I have been doggedly hanging onto my 8-ft. Christmas tree for years. It didn’t matter that there wasn’t proper space in our little condo for the tree. It didn’t matter that our health issues had made it more difficult every year to decorate it. It was tradition and must be done. Well, maybe not!
I had declared 2010 was my year to simplify my life by reducing and removing clutter. No area was to be spared, not even the Christmas tree.
I have always loved decorating the Christmas tree, so taking this tradition down a notch was going to be tough. For as long as I can remember I have turned on the Christmas music and buzzed around the tree to find just the right spot for each Christmas ornament.
We have an eclectic collection of ornaments. If one looks closely, the ornaments tell the story of our life.
- The construction paper candy canes and stockings that Sherry & Stacy made in kindergarten have weathered the years fairly well, but Stacy’s stocking that used to be purple (her favorite color) is now sort of a purple/brownish color. But they are still precious to me.
- An assortment of personalized ceramic ornaments like carolers and gingerbread houses, remind me of the years that my best friend Doris and I attended the downtown Christmas Caravan craft shows. Our faithful attendance was in the name of research; to get ideas for ornaments our PTA could make for the annual Christmas Sale at school. Oh, the memories! So much laughter. So much fun!
- Beautiful handmade ornaments received from ladies in my Sunday School class’s annual ornament exchange.
- Animal ornaments representing the years I worked at the Cincinnati Zoo as Director of Volunteer Services. I loved all of the ornaments I received from my volunteers, especially the handmade ones from the Zoosters, a group of talented volunteers who have been creating and selling beautiful Christmas crafts to benefit the Zoo for many years. These clever ladies took a box of sand dollars collecting dust in my basement and turned them into delicate tree ornaments and made money for the Zoo. Loved all of the wonderful, loyal Cincinnati Zoo volunteers!
- Ornaments I received from good friends who worked at other Zoos across the U.S.
- Acrylic ornaments with Great Oaks Vocational Schools carved on them from Tom’s years of service on the Great Oaks Board of Education.
- Fed Ex ornaments we received for being an official Fed Ex drop-off site during the 6 years we had our More Than Mail packaging & shipping store.
- Vacation keepsakes and ornaments received from old friends and neighbors.
My daughter Sherry once told me that my Christmas tree looked like a craft shop explosion. She was right! But it was hard not to hang all of the ornaments on the tree because each one had a memory attached. And everyone knows I am the world’s biggest sucker for sentiment.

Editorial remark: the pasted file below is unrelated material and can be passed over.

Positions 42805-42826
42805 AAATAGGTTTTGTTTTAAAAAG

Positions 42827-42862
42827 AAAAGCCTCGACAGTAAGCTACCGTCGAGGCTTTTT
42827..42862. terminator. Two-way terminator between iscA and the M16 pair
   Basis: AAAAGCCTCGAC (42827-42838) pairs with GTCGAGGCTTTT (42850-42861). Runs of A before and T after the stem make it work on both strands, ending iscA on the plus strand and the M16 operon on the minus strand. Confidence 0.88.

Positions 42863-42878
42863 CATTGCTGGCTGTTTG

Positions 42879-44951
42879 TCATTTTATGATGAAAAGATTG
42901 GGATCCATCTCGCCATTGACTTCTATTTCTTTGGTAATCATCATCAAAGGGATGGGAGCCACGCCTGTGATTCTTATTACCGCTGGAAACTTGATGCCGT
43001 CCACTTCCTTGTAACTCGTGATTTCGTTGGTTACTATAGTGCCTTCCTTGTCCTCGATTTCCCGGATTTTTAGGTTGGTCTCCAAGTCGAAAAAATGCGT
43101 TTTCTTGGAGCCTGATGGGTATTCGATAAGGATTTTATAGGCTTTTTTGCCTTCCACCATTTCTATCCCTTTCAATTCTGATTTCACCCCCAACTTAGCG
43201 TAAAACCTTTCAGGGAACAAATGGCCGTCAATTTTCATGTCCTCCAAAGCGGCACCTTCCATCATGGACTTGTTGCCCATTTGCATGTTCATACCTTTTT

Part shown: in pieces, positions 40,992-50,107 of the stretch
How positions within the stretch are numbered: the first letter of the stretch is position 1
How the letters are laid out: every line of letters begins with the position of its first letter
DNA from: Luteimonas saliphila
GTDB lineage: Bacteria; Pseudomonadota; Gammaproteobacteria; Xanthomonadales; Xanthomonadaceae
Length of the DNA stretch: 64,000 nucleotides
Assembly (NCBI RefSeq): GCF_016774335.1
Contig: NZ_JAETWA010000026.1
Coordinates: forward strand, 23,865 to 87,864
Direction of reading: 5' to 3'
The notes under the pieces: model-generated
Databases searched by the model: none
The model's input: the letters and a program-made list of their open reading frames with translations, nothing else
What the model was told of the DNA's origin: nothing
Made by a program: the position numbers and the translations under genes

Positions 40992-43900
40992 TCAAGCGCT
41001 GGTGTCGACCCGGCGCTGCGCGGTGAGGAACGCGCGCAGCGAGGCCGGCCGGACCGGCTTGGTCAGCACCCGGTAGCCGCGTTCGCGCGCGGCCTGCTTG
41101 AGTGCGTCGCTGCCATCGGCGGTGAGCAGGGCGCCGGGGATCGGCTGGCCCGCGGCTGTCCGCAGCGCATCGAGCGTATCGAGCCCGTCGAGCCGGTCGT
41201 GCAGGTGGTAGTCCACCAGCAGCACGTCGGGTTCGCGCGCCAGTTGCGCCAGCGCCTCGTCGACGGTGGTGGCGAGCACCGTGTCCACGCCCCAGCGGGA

Okay, if 2010 was indeed my year to simplify, I was going to have to make some difficult choices. My ultimate goal was to keep the most important, most cherished items to make sure Christmas remained simple, but memorable.
First Choice: Buy a smaller tree – Fairly easy decision as my attachment was never really with the tree. Since our little condo doesn’t really have enough room for a 8-ft. tree, I donated the old tree to Goodwill.
Second Choice: Select ornaments for the new tree – Sorting and selecting the ornaments to adorn the new 4-ft. tree was much harder, but I kept reminding myself “simple life, simple life.”
Third Choice: Cut back on Christmas decorations – I had already done a little of this in 2005 when we moved into our condo, but found more decorations we didn’t need or that didn’t hold any special meaning.
Fourth Choice: Reduce gift wrapping supplies – After taking an inventory of my boxes, paper, ribbon, gift cards, I kept enough for 2010 and 2011 and gave the rest away.
In the Bible, Ecclesiastes 3 tells us “there is a time for everything, and a season for every activity under the heavens. . .a time to keep and a time to throw away.” I’m sure some would think our simple little Christmas tree looks pretty sad when compared to larger trees adorned in beautiful color themes, but our little tree fits this stage of our lives perfectly.
Trimming back on Christmas helped take away some of my pack-rat tendencies and my sentimental attachment to stuff. Stuff that I now realize had become Christmas clutter. It was difficult to “trim” down Christmas and remove some of the clutter, but when I gaze at my little simple Christmas tree I feel good about my choices.
The result is I am more rested. I have more time to enjoy the season. I can still take my sentimental “walk down memory lane” when I look at the ornaments on my tree. But when Christmas 2010 is over and it’s time to put everything away until next year, it will be easier because of the stuff I donated and the clutter I’ve eliminated. I am left with only the items that truly have meaning to me or my family.
Ending on a Positive Note: We all have a choice of how many of the cherished customs of Christmas we do because of tradition or because they really matter. I am finding that simple and significant fits well in all areas of my life, even in my tradition of trimming my Christmas tree.